I get a lot of questions about sugar substitutes.
|What is the Truth About Sugar Substitutes?|
(photo by frankleleon, flickr.com, CC BY 2.0)
In general, sugar substitutes are allowed and even encouraged on low-carb diets. Low-carb diets claim that sugar substitutes don't raise blood glucose levels, and therefore, can't interfere with fat mobilization. The only caution I've heard over the years is to not use aspartame and count the little packets as 1 carb each. On Atkins Induction, the packets are also limited to 2 per day.
- But is any of that true?
- Are low-carb advocates telling us the truth about sugar substitutes?
- Or are they just trying to sell us something?
I'm a follow-the-money type of person. I'm always wary when it comes to those trying to sell me on an idea that is to their financial interest for me to swallow and believe. Because of that, and because it's been years since I wrote about the truth of sugar alcohols on this blog, I did a little more research into the whole topic of sugar substitutes over the past few days. I was looking for new information and concerns. While most of what I found, I already knew, there were a few surprises.
Can Sugar Substitutes Cause Weight-Loss Stalls?
Most of the people who write to me want to know if these substitutes could be causing their stall. They have been told by other low-carb dieters that giving them up can get the scales moving again. Unfortunately, anecdotal evidence within the low-carb community is mixed. Some dieters have found that sugar substitutes can interfere with weight loss. Others say they haven't experienced any problems from using them at all.
Me? After doing a round of the hHCG diet where I didn't use any sugar substitutes, I started severely reacting to all forms of artificial sweeteners, including stevia. For that reason, I don't use them today.
Determining whether sugar substitutes are interfering with weight loss isn't easy. There are a lot of factors involved.
- Which sugar substitute are you using?
- What form of that substitute do you use?
- What are the fillers and bulking agents in the particular brand you're using?
- How does your body react to a sweet taste in the mouth?
- Are you sensitive to GMO corn or sugar beets, wheat or rice?
- How much sugar substitute are you eating daily?
- Is your blood glucose response normal, or do you have pre-diabetes or diabetes?
- Do you have insulin resistance and/or metabolic syndrome?
- Do you have any autoimmune issues?
- Do you have food sensitivities?
Unless you're sensitive to corn or have autoimmune problems, most liquid forms of sugar substitutes come with a zero or nearly zero glycemic index rating and won't raise blood glucose levels. For that reason, they aren't supposed to interfere with weight loss, but balancing glucose levels is only one aspect of correcting metabolic issues. There are lots of other problems attached to sugar substitutes.
Sweet Taste Can Cause Insulin to be Released
|Sweet Tastes Release Insulin|
(photo by Tony Webster, flickr.com, CC BY-SA 2.0)
People who react to a sweet taste in the mouth will have a first-stage insulin response before they even swallow something that tastes sweet. Food and beverages don't have to have lots of carbs for the body to dump a hefty amount of insulin into the bloodstream. The taste itself tells it that sugar is on the way. Sometimes, just looking at food or browsing through food pictures is enough to trigger an insulin response. The danger is that excess insulin in those with normal blood glucose response will result in lowered blood sugar, which will set off hunger and cravings.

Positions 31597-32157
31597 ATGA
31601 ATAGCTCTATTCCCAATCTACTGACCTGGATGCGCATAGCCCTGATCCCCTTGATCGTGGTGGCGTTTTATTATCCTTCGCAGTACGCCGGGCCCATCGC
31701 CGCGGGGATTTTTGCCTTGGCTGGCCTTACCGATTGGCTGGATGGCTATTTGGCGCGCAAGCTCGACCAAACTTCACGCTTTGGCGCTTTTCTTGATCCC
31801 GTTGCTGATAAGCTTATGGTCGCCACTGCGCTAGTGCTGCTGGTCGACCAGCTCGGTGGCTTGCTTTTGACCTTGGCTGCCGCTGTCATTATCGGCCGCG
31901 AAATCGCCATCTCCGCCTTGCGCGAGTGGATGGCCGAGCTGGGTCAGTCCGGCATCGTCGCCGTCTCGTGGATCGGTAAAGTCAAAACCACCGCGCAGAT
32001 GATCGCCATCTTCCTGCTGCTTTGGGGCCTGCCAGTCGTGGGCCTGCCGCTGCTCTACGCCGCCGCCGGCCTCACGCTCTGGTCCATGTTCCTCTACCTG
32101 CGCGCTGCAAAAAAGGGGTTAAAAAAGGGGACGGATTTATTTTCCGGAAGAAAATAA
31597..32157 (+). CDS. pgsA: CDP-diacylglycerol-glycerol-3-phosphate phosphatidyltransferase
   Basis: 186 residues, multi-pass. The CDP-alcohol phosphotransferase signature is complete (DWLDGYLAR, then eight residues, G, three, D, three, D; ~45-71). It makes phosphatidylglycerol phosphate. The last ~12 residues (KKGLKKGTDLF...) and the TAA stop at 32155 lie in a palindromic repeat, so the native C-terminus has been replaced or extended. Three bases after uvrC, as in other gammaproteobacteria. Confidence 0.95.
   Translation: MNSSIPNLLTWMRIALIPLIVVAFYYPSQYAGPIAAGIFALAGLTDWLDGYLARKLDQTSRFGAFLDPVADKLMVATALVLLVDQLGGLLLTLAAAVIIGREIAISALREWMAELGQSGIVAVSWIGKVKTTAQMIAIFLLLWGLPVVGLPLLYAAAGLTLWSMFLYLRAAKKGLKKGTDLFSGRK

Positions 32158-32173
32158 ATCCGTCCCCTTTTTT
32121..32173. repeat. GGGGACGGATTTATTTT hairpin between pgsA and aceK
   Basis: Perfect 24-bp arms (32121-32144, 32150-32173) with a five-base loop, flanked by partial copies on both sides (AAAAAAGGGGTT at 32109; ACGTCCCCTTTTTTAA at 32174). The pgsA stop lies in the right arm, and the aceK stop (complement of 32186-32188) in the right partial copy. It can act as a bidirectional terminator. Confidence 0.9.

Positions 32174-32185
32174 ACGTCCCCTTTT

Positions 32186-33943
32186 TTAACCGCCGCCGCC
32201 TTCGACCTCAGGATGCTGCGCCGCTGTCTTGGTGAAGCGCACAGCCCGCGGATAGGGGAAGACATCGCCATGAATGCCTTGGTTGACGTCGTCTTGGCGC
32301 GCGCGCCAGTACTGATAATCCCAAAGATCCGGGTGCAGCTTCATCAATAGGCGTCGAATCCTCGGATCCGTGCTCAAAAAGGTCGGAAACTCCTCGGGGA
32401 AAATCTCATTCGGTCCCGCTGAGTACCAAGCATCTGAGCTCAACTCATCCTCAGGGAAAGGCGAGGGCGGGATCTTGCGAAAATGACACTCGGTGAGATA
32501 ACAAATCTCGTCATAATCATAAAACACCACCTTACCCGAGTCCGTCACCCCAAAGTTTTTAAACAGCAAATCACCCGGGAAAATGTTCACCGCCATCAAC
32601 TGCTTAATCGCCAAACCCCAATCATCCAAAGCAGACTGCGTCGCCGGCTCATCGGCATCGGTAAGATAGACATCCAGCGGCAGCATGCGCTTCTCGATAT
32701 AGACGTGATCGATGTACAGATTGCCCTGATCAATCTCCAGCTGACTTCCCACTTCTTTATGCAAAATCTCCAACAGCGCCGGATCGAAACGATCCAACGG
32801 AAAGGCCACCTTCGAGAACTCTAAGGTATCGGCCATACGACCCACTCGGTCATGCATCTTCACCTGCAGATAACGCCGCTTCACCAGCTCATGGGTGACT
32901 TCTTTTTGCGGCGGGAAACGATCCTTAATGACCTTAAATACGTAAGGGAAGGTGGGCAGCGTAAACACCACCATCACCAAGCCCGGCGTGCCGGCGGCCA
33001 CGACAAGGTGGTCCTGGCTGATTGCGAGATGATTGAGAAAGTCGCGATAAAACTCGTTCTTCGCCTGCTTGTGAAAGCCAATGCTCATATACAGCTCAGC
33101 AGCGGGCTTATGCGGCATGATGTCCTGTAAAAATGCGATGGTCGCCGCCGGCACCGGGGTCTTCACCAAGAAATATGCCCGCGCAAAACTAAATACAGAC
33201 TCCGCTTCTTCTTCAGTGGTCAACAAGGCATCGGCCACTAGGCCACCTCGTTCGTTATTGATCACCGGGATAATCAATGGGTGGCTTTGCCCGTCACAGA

That's why some low carbers can give up drinking diet sodas or using sugar substitutes and find their weight-loss stall reversed. The body was preparing itself for a sugar load as soon as the diet soda or sugar substitute hit the mouth, even though no sugar was actually being consumed.
There is No Natural Sugar Substitutes
The word "natural" isn't regulated by the FDA. Manufacturers can use the term to mean anything they want it to. In the context of sugar substitutes, it generally means that a form of the chemical composition of the sugar alternative is found somewhere in the body, most likely in a much lower dose, but since it's there, somewhere, that means the concentrated form you put into your digestive system is also natural.
The body is truly miraculous at adapting to a wide variety of adverse conditions, but anything it deems to be foreign or unrecognizable, will be tagged for attack by the immune system. There is no workaround for that. Once a manufacturer extracts a chemical or natural substance from a particular food or plant, it is no longer natural. Especially, if they are concentrating it, refining it, and doing odd things to it after it's been extracted.
A good example of that is crystalline fructose. Fructose is a supposedly natural sugar found in fruit, but once it's extracted and concentrated, and then refined into a crystalline powder, the liver doesn't have a way to deal with the onslaught of that much fructose -- other than to store it as fat. In addition, all of the fructose produced in the U.S. today is made from GMO cornstarch or GMO beet sugar. It's not even made from fruit. The abnormal sugar is then enzymatically hydrolized to separate it into its two components of sucrose and fructose.
While some sugar alternatives are better than others, such as stevia, even stevia is hyped to be natural when the only forms available to consumers are either a highly-refined "white" powder (real stevia is green and bitter, not sweet) or a liquid concentrate. Truvia is advertised to be stevia, but is actually erythritol with a spec of ribiana added, just enough to legally say there is stevia in the product.
Sugar alcohols are tooted to be special cases since they generally pass out of the body completely intact, but that isn't always the case. Plus, sugar alcohols in the U.S. are not even made from plants. They are processed from sugars and starches. For instance, erythritol, the most popular low-carb sugar alcohol, is made from fermenting glucose derived from GMO corn with various yeasts. Supposedly, 90% of it is absorbed into the bloodstream before it passes into the colon, which is why low carbers find it attractive, but I have never found that to be the case.